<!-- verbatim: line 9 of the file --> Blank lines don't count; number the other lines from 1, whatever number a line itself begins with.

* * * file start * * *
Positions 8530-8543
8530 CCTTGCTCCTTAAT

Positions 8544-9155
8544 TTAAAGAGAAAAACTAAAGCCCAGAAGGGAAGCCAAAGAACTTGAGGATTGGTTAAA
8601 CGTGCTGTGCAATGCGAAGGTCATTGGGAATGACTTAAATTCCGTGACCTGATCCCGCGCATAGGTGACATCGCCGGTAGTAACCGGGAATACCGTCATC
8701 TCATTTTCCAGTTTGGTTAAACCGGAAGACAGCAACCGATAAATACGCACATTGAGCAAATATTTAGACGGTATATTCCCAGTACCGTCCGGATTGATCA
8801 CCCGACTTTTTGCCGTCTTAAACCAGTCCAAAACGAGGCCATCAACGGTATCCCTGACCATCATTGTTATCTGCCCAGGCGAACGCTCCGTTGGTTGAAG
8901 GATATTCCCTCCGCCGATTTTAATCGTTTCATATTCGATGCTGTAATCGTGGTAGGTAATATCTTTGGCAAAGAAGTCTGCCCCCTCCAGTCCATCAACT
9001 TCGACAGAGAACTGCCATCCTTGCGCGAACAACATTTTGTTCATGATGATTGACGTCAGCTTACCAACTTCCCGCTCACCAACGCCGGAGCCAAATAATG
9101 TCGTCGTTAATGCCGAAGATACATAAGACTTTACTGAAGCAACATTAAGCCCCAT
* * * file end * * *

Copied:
9001 TCGACAGAGAACTGCCATCCTTGCGCGAACAACATTTTGTTCATGATGATTGACGTCAGCTTACCAACTTCCCGCTCACCAACGCCGGAGCCAAATAATG